The main advantage of operating system parental controls is their robustness and simplicity: this is basically what multi-user operating systems were designed to do.
Simply set up a user account for each adult and child, adjust the settings for each user and there's less chance of older kids finding workarounds or discovering browser compatibility issues.
Operating systems also have more control than software applications - they can limit access to other applications like games, for example, as well as web content.
Control software: Norton
All the big security companies offer parental control software. They're all fairly similar but let's look at Norton's in a bit more depth.
With the free version of the Norton software, parents can block certain categories of sites (or give a warning about the site but allow access, which is a nice feature) and receive alerts if children give away information or go somewhere possibly dodgy.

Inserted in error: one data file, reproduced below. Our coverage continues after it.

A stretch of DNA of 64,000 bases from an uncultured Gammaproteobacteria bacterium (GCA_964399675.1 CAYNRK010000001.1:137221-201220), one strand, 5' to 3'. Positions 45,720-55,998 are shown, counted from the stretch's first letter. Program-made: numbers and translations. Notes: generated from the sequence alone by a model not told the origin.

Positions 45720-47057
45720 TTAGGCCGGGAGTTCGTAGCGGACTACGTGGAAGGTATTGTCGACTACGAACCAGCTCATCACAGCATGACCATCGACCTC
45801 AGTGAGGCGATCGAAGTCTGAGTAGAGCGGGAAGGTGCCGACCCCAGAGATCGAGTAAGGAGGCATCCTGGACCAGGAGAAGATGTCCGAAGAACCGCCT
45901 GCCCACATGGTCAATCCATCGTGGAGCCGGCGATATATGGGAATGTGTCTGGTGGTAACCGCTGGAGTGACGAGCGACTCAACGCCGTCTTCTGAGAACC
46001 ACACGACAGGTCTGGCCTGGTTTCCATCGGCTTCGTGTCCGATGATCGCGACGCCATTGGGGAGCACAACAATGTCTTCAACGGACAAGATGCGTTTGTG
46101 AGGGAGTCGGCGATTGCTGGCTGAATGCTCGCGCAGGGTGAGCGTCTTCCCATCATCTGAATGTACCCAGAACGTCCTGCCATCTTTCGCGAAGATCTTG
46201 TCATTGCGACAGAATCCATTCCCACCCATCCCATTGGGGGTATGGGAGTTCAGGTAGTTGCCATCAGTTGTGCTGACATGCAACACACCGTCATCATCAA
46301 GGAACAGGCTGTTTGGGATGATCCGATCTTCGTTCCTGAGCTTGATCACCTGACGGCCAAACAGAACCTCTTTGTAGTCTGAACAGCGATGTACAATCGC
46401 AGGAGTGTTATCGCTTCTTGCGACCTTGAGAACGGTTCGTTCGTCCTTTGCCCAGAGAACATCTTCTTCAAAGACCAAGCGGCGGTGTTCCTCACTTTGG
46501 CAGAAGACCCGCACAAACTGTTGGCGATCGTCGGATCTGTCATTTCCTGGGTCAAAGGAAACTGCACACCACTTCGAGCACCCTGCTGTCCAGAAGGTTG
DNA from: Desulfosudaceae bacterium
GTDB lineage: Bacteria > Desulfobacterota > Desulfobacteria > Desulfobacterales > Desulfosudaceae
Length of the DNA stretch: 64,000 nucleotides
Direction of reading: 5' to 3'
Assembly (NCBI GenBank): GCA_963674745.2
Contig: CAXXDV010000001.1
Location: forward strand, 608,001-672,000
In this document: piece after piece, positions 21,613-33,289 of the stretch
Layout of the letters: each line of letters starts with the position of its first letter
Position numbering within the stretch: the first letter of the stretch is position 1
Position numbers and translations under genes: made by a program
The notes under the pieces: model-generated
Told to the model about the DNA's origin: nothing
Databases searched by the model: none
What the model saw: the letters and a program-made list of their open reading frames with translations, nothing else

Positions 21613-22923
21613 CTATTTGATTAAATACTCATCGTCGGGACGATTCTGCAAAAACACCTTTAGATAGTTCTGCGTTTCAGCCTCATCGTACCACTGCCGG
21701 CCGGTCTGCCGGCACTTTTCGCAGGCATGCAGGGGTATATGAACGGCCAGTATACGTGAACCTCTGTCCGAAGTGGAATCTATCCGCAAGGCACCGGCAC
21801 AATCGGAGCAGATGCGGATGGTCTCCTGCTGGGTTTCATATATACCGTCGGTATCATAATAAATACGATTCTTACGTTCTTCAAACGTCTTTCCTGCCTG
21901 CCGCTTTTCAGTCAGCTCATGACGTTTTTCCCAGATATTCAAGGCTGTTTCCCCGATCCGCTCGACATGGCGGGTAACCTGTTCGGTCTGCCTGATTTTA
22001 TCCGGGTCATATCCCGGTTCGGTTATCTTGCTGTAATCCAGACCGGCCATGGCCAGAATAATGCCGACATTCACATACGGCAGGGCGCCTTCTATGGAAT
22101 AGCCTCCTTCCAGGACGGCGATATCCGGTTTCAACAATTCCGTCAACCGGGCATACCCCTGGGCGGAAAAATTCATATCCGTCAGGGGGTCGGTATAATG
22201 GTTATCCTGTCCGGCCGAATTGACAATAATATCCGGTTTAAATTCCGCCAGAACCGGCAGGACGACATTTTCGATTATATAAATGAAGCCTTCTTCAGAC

With the paid, Premium, version of the software parents can, among other things:
- Monitor the videos children are viewing.
- Keep track of smartphone apps.
- Remotely view text messages.
Parents can track usage in a simple online account manager - allowing for remote access - with an activity summary which shows, for example, the child's most visited web sites, most popular friends on instant messaging services and recent searches.
To set different limits for different children and give a restriction free option, each family member needs their own user account on the computer, and to track social networks parents need to enter the log-in information for the sites they want to view.
Norton aim to be transparent with children about what they can and can't access, and what information is being recorded about what they do online.